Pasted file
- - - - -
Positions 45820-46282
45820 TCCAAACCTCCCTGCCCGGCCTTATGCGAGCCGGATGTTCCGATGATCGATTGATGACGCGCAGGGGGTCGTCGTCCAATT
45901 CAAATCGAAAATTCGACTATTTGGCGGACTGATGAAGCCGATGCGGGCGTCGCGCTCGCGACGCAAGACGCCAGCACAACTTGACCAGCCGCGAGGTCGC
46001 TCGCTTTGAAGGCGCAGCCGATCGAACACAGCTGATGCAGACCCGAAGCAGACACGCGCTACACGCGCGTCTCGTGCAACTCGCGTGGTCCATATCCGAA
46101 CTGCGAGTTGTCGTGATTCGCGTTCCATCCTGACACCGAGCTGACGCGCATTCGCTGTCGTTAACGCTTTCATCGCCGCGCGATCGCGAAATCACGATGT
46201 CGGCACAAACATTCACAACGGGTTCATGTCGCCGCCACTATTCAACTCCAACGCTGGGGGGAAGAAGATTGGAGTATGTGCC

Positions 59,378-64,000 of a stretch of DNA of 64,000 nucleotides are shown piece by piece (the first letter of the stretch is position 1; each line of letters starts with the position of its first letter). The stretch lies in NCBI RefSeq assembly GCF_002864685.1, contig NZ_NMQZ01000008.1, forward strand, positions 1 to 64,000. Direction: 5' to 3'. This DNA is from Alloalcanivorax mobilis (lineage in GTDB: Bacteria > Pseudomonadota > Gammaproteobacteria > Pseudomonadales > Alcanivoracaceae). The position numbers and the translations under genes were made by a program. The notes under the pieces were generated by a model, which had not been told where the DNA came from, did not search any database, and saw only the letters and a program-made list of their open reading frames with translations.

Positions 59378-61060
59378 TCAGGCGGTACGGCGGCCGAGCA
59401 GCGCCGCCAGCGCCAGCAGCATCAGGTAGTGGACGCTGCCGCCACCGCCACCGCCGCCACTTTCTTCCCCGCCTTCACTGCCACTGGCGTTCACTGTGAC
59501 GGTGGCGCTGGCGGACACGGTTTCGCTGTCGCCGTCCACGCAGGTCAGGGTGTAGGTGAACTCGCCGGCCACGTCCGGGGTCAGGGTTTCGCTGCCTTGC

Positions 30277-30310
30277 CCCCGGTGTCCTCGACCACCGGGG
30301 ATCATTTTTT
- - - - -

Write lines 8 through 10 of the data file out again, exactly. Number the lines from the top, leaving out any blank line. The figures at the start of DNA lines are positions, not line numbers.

Positions 59378-61060
59378 TCAGGCGGTACGGCGGCCGAGCA
59401 GCGCCGCCAGCGCCAGCAGCATCAGGTAGTGGACGCTGCCGCCACCGCCACCGCCGCCACTTTCTTCCCCGCCTTCACTGCCACTGGCGTTCACTGTGAC